2008 – “When is a dam not a dam?”- Design of mine tailings storage facilities for closure

David Brett, Ben Hanslow. Rob Longey

Abstract: Mine tailings storages are among the largest man made structures in the world and often pose a considerable risk to the aquatic environment due to the nature of the stored materials. In particular, sulphide minerals are prone to oxidation when brought into contact with air and water. This leads to the formation of acidic conditions within the storages leading to dissolution of toxic metals, with seepage from these structures being known as Acid Rock Drainage (ARD). ARD is responsible for pollution of natural waterways in many areas of the world with some significant examples in Australia. Current practice in the mining industry is to attempt to exclude oxygen or water from tailings storages in order to prevent the oxidation process taking place. This involves capping of the storages with sophisticated soil covers or, where sufficient water is available, leaving a permanent water cover.

Mining operations have a relatively short life, usually around 5 to 10 years, although some can operate for over 100 years, as has the Mount Lyell Mine. Normal practice has been for companies to relinquish the mining lease on the cessation of mining, however governments are now realising the extent of liability involved with the “ownership” of large waste storage facilities. Bonds are placed by mining companies during operations, intended to cover the cost of “closure” of the mine. Often the major item covered by the bond is for the “closure” of the tailings storage facility. Following “closure”, the intention is that ownership of the lease, including waste storages, reverts to the State. State governments are now more aware of the potential liabilities in accepting the relinquishment of these leases and need to address the issues of their long-term management.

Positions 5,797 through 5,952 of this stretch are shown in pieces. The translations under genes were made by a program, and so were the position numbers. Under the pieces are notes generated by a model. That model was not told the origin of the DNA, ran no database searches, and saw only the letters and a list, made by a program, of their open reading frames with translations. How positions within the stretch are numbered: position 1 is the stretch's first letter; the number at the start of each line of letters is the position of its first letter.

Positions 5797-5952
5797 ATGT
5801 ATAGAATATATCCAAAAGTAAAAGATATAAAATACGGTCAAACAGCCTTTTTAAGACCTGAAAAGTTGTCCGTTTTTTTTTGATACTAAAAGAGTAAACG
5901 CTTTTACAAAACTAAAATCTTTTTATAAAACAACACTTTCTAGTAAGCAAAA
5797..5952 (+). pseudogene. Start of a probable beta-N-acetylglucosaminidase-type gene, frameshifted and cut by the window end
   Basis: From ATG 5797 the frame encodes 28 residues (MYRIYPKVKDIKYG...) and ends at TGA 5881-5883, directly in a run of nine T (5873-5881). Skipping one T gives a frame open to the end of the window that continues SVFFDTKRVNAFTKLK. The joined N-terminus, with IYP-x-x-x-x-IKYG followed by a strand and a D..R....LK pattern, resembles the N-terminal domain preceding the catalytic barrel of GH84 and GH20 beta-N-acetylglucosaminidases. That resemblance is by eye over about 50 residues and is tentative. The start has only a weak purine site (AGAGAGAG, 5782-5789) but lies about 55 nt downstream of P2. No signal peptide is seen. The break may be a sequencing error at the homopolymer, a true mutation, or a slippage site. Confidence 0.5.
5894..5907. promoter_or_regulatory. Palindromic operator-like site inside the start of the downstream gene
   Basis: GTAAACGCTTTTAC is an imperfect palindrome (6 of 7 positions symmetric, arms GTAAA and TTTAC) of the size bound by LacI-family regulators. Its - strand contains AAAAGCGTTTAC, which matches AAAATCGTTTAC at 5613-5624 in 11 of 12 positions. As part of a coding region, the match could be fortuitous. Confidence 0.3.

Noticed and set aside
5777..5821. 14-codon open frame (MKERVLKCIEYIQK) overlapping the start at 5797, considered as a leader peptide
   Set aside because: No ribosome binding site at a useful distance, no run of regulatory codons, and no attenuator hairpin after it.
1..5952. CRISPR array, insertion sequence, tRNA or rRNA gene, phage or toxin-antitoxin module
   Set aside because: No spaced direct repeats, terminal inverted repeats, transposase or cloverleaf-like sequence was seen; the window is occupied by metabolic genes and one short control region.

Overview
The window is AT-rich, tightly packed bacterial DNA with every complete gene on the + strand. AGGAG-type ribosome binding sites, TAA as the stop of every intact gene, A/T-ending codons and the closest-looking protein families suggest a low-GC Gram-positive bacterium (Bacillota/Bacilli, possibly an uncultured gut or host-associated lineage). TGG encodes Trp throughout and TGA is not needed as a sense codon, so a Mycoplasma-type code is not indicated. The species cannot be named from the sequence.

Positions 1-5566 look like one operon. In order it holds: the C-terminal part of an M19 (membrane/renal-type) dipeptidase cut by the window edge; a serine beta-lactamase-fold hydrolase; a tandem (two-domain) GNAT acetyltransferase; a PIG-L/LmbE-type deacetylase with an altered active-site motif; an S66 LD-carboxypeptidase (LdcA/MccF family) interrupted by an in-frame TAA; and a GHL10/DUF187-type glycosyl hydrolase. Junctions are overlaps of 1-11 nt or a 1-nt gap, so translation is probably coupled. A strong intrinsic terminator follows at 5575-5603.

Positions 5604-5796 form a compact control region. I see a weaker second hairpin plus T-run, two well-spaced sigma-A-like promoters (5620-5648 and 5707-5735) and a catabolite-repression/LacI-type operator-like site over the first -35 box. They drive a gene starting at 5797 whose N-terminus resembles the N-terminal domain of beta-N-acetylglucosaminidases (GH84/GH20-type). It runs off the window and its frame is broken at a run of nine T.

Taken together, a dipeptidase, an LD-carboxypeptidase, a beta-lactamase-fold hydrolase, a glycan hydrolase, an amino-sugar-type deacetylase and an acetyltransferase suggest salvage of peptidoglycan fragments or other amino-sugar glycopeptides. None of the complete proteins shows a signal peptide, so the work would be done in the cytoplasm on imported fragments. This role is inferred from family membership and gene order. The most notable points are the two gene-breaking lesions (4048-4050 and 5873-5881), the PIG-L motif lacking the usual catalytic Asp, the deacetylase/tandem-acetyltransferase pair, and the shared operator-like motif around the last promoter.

In Tasmania, Dam Safety legislation covers both water and also soil covered tailings storages, with the legislation requiring each type to meet various ANCOLD guidelines. In other jurisdictions this could well also be the case through common law requirements to meet common best practice. However, the current ANCOLD Guidelines are generally written around water storage dams and interpretation to include a waste storage facility is often not straightforward. As an example a tailings dam during operations with a water storage component is clearly a dam. Due to the environmental impact of failure it could well have a Significant or High-C hazard rating, which would require design for extreme floods and earthquakes. After closure, with say a soil cover and water diverted away, is it still a dam within an ANCOLD definition? Are ANCOLD guidelines relevant? The current ANCOLD (1998) Guidelines on Tailings Dam Design, Construction and Operation does not give specific guidance on these issues.

This paper explores these questions and suggests ways that ANCOLD could provide assistance with more guidance on the long term management aspect of tailings storages to assist designers, owners and regulators consider the closure phase.

Keywords: tailings, acid drainage, mine closure

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